- Lawmakers are set to take on
the criminal justice system.
Welcome to Faith Nation,I'm Jenna Browder.
- And I'm John Jessup.
A vote on criminal justice reform
will take place on the senatefloor in the coming days.
Senator majority leader Mitch McConnell
promised or rathersurprised many this week
when he announced the senate will decide
on a measure known as the First Step Act
during the Lame Duck Session.
If passed, it would be the largest prison
sentencing overhaul in decades
and it has bipartisan support.
- It does.
This has been a priorityfor President Trump
and his son-in-law Jared Kushner.
He as worked behind the sceneson criminal justice reform
for the last two years or so.
Although it's been in theworks for a while though.
There are still a lot of questions about
whether this new bill will really work
to cut down in criminalsreturning to prison.
- That's right, Amber Strong is with
Georgetown law professor Sean Hoffwood.
Hoffwood, along with other advocates
worked with the White House on the measure
and is here to tackle someof those tough questions.
- All right let's get right to it.
Question number one that we'rehearing a lot from viewers.
Statistically speaking,do we, do prison reform
programs actually work?
- They do Amber.
The programs that arein the First Step Act
were modeled off ofseveral different states
that had success in bothreducing the prison population,
getting people out of prison early
and still watching their crime rate fall
and we know that certain programs already
can reduce recidivism because the
Federal Bureau of Prisons has one.
The residential drug and abuse program,
which has reduced recidivism by 16%
and so the First StepAct is evidence-based
policies that if implemented correctly
should reduce the number of people that
come out and commit new offenses.
- Number two, there isconcern about this bill
that it is going toallow violent offenders
early release, is that true?
- It's not true.
Although I wish it were.
Because all of the data tells us that the
people we most want toincentivize with early release
are people who havecommitted violent offenses
because if we can rehabilitate them,
once they get out, they aren'tcommitting new offenses.
I mean this is the centralpremise of First Step,
which is 97% of people in federal prison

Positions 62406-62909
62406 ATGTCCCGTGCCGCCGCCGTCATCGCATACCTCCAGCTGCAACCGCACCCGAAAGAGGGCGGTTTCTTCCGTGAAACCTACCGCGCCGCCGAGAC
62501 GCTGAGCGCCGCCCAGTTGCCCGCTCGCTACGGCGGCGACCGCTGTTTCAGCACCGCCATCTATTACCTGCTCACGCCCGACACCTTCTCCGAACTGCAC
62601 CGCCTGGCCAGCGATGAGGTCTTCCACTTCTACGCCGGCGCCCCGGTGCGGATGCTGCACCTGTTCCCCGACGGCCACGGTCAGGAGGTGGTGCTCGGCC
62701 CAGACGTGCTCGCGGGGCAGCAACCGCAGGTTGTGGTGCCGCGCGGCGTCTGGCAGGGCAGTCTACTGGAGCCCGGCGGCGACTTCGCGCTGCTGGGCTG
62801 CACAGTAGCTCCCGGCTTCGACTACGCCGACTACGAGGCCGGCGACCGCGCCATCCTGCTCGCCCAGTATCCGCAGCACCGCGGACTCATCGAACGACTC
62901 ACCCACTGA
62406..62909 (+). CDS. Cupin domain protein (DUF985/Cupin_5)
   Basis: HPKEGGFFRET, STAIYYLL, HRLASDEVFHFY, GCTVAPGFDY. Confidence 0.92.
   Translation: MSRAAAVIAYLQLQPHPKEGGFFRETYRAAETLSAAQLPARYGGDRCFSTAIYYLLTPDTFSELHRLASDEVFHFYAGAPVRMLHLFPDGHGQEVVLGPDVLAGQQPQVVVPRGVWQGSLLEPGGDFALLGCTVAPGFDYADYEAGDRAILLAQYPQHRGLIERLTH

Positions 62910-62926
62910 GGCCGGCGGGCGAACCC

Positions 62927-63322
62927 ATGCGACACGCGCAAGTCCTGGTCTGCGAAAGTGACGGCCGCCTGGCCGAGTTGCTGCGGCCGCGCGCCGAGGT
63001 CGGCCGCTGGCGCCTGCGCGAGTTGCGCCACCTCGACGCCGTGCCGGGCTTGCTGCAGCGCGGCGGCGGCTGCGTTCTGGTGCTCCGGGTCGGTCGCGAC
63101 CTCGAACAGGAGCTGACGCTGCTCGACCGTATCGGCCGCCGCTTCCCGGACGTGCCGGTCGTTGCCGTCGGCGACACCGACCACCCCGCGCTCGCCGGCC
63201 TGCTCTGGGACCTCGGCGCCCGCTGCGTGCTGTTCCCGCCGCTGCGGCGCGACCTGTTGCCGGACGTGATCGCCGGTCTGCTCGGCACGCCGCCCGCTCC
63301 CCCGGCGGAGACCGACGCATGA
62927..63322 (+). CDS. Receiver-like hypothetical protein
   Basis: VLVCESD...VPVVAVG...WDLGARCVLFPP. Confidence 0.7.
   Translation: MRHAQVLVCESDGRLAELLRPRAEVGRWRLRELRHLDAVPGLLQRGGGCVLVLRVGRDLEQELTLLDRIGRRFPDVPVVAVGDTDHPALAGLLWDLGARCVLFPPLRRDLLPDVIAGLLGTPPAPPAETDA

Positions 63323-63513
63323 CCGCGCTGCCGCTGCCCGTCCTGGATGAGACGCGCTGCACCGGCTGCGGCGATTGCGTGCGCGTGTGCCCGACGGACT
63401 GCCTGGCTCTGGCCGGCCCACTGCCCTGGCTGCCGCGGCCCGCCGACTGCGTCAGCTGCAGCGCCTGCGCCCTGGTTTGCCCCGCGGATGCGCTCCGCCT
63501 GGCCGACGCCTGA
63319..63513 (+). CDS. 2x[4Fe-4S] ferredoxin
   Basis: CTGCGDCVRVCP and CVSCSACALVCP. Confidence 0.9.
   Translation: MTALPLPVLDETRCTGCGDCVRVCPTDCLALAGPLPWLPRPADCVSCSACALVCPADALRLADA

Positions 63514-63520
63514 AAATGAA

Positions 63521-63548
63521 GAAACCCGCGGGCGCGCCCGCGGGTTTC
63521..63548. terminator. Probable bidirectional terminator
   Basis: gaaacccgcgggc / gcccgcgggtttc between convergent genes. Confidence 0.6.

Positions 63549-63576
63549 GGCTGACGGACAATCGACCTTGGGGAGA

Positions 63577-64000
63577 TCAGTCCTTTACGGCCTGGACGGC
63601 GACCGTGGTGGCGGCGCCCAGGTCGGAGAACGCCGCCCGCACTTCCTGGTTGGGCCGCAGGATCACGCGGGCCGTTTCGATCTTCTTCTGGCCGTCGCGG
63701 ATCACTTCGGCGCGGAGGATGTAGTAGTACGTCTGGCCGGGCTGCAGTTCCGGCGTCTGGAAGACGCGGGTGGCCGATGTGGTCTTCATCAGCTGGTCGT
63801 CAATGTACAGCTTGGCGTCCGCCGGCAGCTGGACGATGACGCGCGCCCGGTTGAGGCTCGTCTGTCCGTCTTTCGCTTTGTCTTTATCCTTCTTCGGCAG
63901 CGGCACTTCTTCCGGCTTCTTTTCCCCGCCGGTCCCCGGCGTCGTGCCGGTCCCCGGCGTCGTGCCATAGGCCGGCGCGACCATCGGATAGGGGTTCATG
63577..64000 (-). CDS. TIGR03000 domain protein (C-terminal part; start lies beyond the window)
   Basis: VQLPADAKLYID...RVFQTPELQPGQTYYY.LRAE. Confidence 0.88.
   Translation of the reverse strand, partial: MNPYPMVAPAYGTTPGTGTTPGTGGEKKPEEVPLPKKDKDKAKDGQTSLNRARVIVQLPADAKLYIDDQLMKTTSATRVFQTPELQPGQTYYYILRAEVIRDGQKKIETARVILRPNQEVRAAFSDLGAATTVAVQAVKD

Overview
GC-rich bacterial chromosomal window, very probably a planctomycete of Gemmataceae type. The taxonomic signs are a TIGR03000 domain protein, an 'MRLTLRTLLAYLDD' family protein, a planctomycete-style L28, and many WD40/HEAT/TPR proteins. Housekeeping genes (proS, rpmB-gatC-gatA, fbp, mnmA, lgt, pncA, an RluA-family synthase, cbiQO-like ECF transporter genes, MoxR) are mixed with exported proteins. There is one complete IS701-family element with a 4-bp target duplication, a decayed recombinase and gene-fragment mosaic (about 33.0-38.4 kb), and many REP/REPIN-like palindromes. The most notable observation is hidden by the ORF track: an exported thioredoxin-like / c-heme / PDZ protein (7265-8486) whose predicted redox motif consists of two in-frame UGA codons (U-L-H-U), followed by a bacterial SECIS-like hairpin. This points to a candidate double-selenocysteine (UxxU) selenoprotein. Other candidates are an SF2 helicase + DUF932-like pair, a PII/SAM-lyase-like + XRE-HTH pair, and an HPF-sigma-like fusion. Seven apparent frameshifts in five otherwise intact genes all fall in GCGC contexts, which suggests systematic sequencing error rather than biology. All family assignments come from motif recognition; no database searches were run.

are gonna be released someday.
Why wouldn't we want to incentivize people
to be rehabilitated.
And I'd say of any group ofpeople, people that committed
violent offenses are the people that most
need to be incentivizedto be rehabilitated.
And yet the bill doesn't do that,
in part because somesenators have screamed
about the release of violent prisoners,
not understanding that thatwould actually make us safer.
- We've had a lot of time to study
mandatory minimum sentencesand their effectiveness.
Do they work, what have we learned
about them over the years?
- Well, they don't work forthe reason we once thought,
which was to deter people.
The thought that we're gonna give somebody
a 20-year mandatory minimum and it will
deter other people.
All of the data out theresays that the chance
of getting caught is what deters people
and not the length of the sentence.
And so mandatory minimumshave basically taken
away the discretion that judges have
and given it to federalprosecutors who are not
nearly as knowledgeableabout sentencing policy
as federal judges are.
- Let's throw one morein for good measure.
What is something that you've heard,
you've been so close to this bill,
what is something you'veheard that just simply
isn't true about the First Step Act.
- Well, some of theopponents in the senate
have said that this is a jail break bill
and the thing everyone needsto know about this bill
is it's two things.
It's one incredibly modest reform.
This does not releasethousands of people out early.
It releases some who have reduced their
risk of recidivism out early,
which is what we want.
And second, it onlyprovides seven extra days
of good time a year toeveryone in federal prison.
So, for people serving a 20-year sentence,
this is not going to lead tothat much earlier release.
And at the end of the day this bill is
both modest reform, but it's also the best
reform bill of my lifetime to potentially
come out of the U.S. Congress.
- Well, Sean, thank you somuch for joining us today.
- Thank you for having me.
- Well many faith leaders have voiced
their support for the First Step Act.
For more on that, we arejoined by Heather Rice Minus.
of Prison Fellowship.
Heather thanks so much for being here.
- Thank you so much for having me.
- [Jenna] Heather, whyis this such an important
issue for Christians.
- Yeah, for believers, you know,